The Raisin de Loup is Marcoux’s acutely priced, bistro-style Rhône drawn from two small plots of land in the southern reaches of Châteauneuf-du-Pape, where the region’s vignerons have historically kept their small acreage of ‘Vin de Table’ vines. Each year, Marcoux release less than 300 cases of this wine.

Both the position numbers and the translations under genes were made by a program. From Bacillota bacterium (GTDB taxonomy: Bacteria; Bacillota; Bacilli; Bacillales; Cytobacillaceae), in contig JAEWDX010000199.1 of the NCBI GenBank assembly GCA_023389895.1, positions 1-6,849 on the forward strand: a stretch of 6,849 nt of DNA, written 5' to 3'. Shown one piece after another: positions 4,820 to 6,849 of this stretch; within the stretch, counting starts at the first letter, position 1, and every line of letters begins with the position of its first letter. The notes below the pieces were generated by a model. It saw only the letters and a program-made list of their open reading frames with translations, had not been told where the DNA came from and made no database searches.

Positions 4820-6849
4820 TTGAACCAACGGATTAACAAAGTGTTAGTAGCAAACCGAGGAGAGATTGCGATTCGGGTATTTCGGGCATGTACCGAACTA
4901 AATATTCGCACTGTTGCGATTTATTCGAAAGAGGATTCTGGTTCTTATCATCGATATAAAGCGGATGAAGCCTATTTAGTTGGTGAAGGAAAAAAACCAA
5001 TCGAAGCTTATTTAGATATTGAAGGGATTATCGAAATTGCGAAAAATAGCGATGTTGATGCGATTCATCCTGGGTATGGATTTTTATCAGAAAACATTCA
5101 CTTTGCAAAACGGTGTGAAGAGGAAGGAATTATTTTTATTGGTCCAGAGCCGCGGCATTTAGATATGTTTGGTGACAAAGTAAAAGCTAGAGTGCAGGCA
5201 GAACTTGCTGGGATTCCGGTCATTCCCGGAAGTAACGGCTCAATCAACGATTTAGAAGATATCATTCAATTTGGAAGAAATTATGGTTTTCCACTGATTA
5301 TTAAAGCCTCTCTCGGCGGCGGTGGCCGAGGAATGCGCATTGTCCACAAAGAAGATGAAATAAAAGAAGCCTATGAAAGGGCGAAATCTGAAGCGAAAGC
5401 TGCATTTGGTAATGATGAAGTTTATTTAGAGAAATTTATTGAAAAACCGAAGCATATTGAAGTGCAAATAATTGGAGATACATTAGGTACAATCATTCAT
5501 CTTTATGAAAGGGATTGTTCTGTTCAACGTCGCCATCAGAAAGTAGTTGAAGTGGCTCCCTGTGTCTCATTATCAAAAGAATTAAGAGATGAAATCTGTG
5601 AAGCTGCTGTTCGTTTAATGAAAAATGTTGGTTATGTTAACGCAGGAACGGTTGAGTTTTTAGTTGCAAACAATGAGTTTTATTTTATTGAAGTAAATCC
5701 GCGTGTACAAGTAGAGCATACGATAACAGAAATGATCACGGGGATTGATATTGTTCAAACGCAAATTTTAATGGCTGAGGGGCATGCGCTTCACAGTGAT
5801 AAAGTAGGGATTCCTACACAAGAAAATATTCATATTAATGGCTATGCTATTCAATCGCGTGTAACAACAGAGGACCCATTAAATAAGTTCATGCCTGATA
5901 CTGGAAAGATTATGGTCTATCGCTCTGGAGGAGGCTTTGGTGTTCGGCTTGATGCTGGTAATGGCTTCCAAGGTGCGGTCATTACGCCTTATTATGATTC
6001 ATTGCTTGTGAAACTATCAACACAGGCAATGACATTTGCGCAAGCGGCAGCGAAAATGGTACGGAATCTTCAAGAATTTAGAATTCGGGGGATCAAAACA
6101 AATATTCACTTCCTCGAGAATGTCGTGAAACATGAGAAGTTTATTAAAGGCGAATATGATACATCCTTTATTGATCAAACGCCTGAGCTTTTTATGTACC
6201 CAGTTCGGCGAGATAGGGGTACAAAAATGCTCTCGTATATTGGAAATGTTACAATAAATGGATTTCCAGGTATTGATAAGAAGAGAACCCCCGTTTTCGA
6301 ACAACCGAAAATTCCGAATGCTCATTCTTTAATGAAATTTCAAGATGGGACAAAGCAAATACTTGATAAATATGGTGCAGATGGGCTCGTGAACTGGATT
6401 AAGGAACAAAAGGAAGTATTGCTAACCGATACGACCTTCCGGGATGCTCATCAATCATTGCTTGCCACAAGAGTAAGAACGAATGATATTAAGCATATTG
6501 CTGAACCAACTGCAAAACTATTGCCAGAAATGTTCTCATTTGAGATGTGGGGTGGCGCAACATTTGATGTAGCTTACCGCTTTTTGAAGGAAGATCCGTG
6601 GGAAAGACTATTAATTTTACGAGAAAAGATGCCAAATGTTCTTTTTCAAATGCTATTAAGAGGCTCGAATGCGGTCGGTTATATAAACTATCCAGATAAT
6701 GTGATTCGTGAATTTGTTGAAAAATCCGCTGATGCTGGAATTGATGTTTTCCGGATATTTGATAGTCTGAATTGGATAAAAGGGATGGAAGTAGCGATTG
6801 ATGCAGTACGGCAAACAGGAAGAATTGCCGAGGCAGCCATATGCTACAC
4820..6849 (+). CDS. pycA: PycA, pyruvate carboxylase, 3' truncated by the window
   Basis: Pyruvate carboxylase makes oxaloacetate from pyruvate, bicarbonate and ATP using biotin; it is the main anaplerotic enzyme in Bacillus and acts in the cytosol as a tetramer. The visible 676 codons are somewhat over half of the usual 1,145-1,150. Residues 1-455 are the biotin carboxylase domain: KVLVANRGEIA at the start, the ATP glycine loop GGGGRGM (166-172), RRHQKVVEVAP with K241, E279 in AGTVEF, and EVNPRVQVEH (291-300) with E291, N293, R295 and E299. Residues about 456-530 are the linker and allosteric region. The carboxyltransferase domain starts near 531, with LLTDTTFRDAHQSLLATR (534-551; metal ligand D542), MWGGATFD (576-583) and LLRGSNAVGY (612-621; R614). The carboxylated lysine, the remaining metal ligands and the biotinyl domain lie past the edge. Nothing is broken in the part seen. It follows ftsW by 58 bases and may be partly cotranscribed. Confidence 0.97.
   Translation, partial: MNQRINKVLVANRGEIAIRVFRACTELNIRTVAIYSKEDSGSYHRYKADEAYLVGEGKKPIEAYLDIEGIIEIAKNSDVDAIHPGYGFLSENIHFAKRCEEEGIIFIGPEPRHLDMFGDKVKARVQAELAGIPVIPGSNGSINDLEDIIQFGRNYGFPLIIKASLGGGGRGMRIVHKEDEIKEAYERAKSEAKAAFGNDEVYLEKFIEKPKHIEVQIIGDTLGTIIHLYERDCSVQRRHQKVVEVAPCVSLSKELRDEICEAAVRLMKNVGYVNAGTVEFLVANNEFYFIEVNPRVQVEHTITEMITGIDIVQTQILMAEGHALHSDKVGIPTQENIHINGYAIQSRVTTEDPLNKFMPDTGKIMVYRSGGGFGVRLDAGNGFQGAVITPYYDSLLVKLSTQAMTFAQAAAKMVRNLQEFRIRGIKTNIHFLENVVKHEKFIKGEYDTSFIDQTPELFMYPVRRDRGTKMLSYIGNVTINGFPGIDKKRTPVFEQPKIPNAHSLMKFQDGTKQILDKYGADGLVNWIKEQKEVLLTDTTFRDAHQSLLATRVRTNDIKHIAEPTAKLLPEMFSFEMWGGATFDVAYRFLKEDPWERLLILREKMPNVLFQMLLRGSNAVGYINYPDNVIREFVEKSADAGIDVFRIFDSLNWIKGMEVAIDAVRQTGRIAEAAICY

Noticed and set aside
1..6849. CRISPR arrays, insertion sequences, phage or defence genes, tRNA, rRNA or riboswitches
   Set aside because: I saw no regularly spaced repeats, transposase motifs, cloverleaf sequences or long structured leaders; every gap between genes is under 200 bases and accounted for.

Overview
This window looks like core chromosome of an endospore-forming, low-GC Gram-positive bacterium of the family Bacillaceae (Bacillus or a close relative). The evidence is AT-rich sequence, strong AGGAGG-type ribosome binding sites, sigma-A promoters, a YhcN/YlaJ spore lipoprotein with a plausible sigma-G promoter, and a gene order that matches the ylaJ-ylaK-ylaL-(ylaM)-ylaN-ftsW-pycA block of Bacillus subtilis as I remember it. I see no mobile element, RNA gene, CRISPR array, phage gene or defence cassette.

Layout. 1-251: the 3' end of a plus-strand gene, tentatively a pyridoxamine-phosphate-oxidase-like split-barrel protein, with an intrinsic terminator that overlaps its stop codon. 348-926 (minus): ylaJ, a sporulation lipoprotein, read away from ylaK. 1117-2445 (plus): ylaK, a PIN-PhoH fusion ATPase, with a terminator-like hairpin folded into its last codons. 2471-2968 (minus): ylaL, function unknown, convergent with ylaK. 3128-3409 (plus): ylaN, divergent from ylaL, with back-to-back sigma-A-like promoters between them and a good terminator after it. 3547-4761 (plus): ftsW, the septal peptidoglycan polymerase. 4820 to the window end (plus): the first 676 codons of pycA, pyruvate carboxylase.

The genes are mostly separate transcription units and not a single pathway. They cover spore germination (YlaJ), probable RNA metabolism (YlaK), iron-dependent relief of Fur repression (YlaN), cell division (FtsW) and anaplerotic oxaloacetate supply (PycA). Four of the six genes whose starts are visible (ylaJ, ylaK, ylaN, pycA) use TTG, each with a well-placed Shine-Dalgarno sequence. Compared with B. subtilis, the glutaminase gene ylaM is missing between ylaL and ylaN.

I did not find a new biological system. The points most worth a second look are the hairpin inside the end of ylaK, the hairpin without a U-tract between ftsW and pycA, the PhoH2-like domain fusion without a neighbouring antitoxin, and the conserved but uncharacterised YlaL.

Vinified, using natural yeasts, in cement and stainless steel, it is a blend of Grenache and Syrah, complemented by a dollop of Carignan and Caladoc (an obscure crossing of Grenache and Malbec created by Paul Truel in 1958 at Institut National de la Recherche Agronomique). It’s actually a blend of two consecutive vintages, which is at least one reason why you won’t see a vintage on the label. Sophie Armenier explains that with this cuvée, first and foremost, she wants to craft a delicious everyday red, and an array of vintages helps in this regard. And besides, she says, in her experience, it always tastes better and more complete this way. Et voilà! This current release is a blend of 2016 and 2017 fruit, two handy years, and delivers plenty of gluggability, if that’s a word. Expect some upfront flesh and then loads of sappy, red jube fruitiness with something earthy and a pinch of tannins to close. Any other questions can be dealt with by the pointy end of your wine knife!